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Evol Med Public Health. 2014 Jun 9;2014(1):96-108. doi: 10.1093/emph/eou018.

Phylogenetic tree shapes resolve disease transmission patterns.

Author information

1
Department of Mathematics, Imperial College London, 180 Queen's Gate London SW7 2AZ, UK and Communicable Disease Prevention and Control Services, British Columbia Centre for Disease Control, 655 West 12th Avenue, Vancouver, BC, Canada V5Z 4R4 c.colijn@imperial.ac.uk.
2
Department of Mathematics, Imperial College London, 180 Queen's Gate London SW7 2AZ, UK and Communicable Disease Prevention and Control Services, British Columbia Centre for Disease Control, 655 West 12th Avenue, Vancouver, BC, Canada V5Z 4R4.

Abstract

BACKGROUND AND OBJECTIVES:

Whole-genome sequencing is becoming popular as a tool for understanding outbreaks of communicable diseases, with phylogenetic trees being used to identify individual transmission events or to characterize outbreak-level overall transmission dynamics. Existing methods to infer transmission dynamics from sequence data rely on well-characterized infectious periods, epidemiological and clinical metadata which may not always be available, and typically require computationally intensive analysis focusing on the branch lengths in phylogenetic trees. We sought to determine whether the topological structures of phylogenetic trees contain signatures of the transmission patterns underlying an outbreak.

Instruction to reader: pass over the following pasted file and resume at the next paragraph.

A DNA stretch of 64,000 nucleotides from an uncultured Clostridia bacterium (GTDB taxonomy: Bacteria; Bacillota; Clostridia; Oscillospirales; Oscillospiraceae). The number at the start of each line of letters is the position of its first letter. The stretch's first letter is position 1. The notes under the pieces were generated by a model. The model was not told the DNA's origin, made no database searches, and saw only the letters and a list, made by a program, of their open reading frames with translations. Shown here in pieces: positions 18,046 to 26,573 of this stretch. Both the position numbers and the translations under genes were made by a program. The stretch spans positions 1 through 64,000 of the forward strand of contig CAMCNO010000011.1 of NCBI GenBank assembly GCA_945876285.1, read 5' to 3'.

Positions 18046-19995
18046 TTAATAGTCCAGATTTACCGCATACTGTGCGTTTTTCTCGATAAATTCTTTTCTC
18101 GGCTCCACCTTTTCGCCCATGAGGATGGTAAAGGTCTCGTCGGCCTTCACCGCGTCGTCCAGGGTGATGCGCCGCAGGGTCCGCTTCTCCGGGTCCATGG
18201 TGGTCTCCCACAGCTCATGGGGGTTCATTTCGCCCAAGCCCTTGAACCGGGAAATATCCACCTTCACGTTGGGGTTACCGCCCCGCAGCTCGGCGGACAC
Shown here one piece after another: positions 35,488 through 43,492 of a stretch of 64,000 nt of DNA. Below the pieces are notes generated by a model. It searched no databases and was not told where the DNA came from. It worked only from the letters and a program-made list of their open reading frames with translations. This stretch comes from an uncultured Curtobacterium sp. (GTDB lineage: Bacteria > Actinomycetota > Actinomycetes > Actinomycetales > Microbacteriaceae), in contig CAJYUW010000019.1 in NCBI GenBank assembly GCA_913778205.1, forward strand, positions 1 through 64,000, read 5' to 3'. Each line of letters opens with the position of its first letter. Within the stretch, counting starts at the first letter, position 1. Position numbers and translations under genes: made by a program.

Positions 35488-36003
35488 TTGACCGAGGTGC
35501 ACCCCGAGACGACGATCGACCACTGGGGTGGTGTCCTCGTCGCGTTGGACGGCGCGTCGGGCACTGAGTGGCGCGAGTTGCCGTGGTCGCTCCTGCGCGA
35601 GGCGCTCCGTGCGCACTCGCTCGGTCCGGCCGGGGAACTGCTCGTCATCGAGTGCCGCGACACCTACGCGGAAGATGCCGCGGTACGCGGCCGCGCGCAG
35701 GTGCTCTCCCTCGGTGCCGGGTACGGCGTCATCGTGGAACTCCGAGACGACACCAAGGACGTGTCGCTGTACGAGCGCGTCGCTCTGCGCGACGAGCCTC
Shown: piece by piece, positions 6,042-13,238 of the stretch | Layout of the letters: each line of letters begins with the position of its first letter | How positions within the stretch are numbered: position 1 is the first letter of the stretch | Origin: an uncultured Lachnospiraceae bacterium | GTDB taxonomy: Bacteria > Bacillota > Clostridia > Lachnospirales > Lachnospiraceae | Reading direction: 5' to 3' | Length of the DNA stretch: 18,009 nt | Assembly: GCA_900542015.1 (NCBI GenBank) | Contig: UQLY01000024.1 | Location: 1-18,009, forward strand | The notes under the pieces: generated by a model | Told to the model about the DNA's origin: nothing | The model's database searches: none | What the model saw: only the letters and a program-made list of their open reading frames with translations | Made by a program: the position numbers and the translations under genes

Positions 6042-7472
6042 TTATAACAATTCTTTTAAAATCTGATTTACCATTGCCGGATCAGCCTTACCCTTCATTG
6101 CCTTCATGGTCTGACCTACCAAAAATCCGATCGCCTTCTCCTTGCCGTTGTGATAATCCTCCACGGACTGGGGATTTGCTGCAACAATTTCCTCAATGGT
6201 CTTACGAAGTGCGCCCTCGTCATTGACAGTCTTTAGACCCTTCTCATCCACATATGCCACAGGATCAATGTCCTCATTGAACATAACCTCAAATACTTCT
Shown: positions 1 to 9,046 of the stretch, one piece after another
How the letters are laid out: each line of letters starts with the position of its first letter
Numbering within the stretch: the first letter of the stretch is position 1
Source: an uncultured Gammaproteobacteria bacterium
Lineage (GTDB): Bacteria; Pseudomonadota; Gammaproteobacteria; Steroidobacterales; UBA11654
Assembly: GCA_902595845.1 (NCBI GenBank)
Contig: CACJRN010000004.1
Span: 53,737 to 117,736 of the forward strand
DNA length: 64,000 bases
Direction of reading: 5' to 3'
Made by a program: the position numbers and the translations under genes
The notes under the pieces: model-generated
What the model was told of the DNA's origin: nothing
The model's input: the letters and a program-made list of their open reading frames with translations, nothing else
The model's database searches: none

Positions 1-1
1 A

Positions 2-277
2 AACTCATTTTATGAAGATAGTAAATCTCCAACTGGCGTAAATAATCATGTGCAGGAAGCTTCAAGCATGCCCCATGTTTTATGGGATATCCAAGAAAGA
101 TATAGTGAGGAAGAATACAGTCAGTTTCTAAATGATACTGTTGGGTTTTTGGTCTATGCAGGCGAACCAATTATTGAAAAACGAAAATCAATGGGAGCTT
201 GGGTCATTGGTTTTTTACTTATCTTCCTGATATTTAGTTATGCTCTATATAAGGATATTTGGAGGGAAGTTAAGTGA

METHODOLOGY:

We use simulated outbreaks to train and then test computational classifiers. We test the method on data from two real-world outbreaks.

RESULTS:

We show that different transmission patterns result in quantitatively different phylogenetic tree shapes. We describe topological features that summarize a phylogeny's structure and find that computational classifiers based on these are capable of predicting an outbreak's transmission dynamics. The method is robust to variations in the transmission parameters and network types, and recapitulates known epidemiology of previously characterized real-world outbreaks.

CONCLUSIONS AND IMPLICATIONS:

There are simple structural properties of phylogenetic trees which, when combined, can distinguish communicable disease outbreaks with a super-spreader, homogeneous transmission and chains of transmission. This is possible using genome data alone, and can be done during an outbreak. We discuss the implications for management of outbreaks.

KEYWORDS:

computational modelling; evolutionary epidemiology; genomic epidemiology; machine learning

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